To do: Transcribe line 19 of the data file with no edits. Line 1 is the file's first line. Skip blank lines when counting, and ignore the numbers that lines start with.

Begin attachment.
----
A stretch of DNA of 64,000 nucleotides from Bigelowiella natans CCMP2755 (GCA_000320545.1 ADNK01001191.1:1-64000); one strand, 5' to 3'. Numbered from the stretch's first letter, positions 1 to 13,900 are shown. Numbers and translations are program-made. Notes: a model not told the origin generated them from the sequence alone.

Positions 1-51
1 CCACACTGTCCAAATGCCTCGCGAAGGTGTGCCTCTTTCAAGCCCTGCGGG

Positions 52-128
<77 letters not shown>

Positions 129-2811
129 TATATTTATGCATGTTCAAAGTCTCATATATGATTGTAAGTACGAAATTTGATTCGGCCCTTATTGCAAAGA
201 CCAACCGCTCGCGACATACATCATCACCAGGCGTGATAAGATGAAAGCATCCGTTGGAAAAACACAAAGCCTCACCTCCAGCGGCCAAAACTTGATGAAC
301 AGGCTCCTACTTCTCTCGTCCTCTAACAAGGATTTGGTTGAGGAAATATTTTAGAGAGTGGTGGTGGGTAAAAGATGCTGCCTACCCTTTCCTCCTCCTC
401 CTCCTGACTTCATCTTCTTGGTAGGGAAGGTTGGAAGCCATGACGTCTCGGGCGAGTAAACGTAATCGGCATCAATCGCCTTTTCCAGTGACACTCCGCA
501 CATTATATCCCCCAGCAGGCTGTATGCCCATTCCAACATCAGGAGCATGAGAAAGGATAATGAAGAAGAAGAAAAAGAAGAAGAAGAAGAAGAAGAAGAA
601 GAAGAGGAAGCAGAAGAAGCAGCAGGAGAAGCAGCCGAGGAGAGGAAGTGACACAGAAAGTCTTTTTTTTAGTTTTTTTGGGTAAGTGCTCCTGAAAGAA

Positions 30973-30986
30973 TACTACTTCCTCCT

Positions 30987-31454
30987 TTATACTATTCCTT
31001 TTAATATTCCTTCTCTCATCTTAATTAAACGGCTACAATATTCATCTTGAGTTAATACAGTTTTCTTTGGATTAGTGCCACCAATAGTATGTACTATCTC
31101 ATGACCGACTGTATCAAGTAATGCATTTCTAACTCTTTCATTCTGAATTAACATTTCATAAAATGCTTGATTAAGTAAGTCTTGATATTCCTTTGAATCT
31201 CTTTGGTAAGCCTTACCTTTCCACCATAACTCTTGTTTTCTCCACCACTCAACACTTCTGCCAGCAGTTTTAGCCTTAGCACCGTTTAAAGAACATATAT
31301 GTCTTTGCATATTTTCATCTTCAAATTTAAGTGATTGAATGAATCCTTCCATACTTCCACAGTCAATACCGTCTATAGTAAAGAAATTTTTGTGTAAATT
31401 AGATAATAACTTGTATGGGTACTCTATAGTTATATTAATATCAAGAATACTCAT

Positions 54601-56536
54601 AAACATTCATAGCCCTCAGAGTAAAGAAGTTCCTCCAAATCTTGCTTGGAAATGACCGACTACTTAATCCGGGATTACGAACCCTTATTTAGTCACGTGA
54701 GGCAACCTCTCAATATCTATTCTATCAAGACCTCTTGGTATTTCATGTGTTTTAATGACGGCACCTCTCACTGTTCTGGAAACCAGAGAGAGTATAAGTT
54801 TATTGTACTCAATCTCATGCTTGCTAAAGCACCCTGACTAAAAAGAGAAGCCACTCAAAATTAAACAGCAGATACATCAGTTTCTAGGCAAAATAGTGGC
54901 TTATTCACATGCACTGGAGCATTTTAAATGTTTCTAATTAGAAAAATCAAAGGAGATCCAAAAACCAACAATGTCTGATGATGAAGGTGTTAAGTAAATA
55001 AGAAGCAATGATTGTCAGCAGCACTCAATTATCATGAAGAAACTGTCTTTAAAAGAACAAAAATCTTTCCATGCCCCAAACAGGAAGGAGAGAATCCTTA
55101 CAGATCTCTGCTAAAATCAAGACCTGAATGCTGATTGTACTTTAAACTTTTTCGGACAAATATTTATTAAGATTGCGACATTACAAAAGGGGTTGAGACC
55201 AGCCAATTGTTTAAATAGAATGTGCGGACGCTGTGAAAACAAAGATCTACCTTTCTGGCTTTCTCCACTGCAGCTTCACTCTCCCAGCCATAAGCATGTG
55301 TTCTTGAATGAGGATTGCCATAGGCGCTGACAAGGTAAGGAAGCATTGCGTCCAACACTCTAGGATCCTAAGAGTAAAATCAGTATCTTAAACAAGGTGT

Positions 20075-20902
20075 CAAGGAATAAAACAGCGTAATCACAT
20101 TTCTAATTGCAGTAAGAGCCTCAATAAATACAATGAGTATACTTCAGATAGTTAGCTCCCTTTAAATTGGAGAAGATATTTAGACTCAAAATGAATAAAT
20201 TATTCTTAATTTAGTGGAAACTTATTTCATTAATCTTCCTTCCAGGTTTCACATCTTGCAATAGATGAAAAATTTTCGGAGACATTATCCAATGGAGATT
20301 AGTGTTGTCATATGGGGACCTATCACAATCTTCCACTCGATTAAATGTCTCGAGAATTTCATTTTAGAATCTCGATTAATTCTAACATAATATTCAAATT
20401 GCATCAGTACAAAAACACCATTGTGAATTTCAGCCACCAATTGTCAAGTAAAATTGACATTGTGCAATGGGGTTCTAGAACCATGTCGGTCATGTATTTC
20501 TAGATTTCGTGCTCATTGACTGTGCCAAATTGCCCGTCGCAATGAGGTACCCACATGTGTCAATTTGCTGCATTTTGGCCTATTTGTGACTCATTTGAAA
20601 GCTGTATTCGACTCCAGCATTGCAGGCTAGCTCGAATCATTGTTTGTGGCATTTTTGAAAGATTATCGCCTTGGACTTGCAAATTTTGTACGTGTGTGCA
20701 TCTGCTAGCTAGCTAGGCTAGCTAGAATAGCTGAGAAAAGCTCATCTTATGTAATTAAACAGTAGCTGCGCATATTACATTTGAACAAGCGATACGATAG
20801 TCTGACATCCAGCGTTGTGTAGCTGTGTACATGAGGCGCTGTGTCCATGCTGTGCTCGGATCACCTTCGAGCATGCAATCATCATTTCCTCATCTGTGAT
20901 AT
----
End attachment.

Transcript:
31201 CTTTGGTAAGCCTTACCTTTCCACCATAACTCTTGTTTTCTCCACCACTCAACACTTCTGCCAGCAGTTTTAGCCTTAGCACCGTTTAAAGAACATATAT